Genuine Adoption Awareness: Gazillion Voices, Speaking Out

All too often, we think adoption means “babies and children who need families.” That thinking can seem especially true in November, which in the US is Adoption Awareness Month, designed to celebrate adoption and promote positive awareness about adoption. You’ll see lovely photos of happy families, stories about children available for adoption, and upbeat articles by adoptive parents of young children.

Those babies and children grow up. They experience adoption in different ways at different ages, but “being adopted” or “having been adopted” is a part of their lives, always. While adoption does not necessarily define or limit anyone, it certainly affects the understanding of family in a very different way than for those who are not adopted, or have not placed a child for adoption. Transracial and/or international adoption adds a whole other level of complexity. The spectrum of the effect is broad, and needs to be honored.

Today the 4th issue of Gazillion Voices hit the newsstand that is the Internet. It’s well worth reading (and listening to the podcasts, looking at the photo essays, reflecting on the articles).

So go read this brand new issue of Gazillion Voices, and urge others to do the same. Post your comments. Engage in dialogue. Enjoy the opportunity to listen, learn, and be challenged.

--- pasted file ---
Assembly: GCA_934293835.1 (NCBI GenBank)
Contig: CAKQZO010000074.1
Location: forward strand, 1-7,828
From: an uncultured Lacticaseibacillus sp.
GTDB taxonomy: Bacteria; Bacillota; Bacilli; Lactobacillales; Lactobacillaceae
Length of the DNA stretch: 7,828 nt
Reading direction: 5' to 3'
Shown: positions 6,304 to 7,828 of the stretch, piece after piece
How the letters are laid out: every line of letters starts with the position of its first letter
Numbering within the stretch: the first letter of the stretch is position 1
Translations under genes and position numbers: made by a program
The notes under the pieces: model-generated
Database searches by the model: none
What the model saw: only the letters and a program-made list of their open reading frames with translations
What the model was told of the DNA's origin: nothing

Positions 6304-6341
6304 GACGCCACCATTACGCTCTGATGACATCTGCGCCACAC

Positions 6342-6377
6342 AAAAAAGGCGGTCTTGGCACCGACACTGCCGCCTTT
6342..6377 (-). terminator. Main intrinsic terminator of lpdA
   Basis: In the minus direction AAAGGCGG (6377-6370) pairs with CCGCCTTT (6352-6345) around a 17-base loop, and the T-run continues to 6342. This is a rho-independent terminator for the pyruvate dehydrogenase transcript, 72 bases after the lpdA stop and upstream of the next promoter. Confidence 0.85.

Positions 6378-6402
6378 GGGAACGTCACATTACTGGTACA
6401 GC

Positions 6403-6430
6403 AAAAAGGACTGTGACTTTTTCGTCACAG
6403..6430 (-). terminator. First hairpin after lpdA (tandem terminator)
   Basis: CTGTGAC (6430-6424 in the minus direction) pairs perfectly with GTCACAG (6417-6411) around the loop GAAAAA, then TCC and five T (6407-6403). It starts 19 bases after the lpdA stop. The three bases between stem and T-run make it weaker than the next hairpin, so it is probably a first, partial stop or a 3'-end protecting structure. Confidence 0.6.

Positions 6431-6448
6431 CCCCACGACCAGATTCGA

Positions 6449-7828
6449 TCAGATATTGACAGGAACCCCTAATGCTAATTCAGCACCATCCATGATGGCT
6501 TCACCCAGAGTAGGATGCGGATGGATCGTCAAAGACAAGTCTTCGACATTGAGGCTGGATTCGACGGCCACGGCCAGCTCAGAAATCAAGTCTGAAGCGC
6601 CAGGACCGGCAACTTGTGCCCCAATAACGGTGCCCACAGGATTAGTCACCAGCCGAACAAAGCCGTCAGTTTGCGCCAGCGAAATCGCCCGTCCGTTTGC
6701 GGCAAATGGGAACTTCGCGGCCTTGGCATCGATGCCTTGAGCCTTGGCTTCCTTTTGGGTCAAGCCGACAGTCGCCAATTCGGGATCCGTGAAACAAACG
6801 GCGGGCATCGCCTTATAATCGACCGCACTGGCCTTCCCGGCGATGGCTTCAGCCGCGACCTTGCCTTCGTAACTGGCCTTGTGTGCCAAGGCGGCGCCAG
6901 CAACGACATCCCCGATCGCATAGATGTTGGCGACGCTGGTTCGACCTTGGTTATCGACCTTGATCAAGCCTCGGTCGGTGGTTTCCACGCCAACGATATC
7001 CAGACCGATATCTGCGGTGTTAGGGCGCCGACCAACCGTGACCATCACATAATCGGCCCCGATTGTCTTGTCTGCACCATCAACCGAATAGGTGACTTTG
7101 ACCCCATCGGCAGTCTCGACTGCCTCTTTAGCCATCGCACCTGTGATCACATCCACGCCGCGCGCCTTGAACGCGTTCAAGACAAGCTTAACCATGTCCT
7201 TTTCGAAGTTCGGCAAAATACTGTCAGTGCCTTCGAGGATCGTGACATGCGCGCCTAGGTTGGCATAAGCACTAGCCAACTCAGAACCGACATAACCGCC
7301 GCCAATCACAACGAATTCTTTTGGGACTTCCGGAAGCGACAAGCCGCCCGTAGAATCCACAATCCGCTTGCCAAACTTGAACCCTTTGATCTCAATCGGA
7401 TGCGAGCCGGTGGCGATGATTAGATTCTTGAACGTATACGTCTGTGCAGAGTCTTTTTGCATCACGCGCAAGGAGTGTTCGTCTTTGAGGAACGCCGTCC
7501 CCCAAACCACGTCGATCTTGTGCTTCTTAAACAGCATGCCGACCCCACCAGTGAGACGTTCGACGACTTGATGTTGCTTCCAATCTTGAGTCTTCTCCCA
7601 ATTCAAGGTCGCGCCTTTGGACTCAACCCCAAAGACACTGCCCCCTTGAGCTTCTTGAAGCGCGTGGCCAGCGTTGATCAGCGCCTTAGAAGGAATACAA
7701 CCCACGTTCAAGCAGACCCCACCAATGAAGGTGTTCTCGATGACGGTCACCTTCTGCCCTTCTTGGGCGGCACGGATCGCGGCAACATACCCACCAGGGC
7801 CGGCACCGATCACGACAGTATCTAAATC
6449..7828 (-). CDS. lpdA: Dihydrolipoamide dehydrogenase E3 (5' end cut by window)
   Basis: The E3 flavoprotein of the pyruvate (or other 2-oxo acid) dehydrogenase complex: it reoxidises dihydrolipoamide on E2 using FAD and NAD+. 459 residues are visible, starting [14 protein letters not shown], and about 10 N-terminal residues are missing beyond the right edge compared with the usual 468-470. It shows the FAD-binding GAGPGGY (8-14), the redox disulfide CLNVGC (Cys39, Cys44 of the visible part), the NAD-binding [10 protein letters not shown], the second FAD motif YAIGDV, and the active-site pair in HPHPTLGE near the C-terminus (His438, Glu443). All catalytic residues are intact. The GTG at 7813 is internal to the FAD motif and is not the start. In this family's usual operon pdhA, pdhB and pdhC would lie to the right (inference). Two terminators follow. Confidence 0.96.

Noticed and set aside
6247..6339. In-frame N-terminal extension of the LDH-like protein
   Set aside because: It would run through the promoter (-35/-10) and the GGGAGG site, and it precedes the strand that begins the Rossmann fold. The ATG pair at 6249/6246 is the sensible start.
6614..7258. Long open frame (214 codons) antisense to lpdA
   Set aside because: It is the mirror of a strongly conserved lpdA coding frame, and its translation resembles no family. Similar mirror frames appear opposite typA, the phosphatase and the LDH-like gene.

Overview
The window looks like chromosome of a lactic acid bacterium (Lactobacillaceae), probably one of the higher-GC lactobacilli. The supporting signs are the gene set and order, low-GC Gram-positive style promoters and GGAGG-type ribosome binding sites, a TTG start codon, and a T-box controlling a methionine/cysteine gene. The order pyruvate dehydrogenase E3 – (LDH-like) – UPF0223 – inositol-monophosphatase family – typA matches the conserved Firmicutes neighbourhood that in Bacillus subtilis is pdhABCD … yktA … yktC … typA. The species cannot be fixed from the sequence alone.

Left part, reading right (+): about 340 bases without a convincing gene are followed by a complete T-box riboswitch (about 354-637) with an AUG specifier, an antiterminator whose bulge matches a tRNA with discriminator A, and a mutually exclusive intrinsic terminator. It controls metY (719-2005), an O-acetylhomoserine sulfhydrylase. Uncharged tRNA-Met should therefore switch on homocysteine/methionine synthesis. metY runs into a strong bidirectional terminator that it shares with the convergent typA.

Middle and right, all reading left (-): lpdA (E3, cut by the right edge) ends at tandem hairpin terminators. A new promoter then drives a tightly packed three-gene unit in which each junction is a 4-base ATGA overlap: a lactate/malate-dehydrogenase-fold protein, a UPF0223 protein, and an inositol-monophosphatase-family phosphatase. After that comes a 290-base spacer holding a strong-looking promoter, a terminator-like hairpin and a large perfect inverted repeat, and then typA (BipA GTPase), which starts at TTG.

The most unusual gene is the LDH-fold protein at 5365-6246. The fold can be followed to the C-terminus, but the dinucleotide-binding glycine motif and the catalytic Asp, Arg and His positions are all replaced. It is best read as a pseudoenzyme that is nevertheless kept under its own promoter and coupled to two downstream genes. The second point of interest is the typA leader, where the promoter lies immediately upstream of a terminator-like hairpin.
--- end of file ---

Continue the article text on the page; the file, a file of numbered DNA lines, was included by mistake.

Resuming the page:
My view of National Adoption Awareness Month: “Awareness of adoption” cannot be limited to making people aware that children need families. It has to cover a much larger scale, including awareness of issues such as grief, trauma, and loss, as well as racial identity, cultural realities, search and reunion issues. My hope is that children who genuinely need new families find them, that the adoption preparation process completed by adoptive parents is thorough and challenging, that the first/birth families receive thorough, transparent, and thoughtful (non-coerceive in any way) counseling and support, before, during, and after the placement, and that the experiences of adoptees, whether positive or negative, are respected as real. My hope is that legislators, policymakers, moviemakers, and others involved in adoption will listen especially closely to the voices of adopted adults and of first/birth parents. That would be genuine Adoption Awareness.



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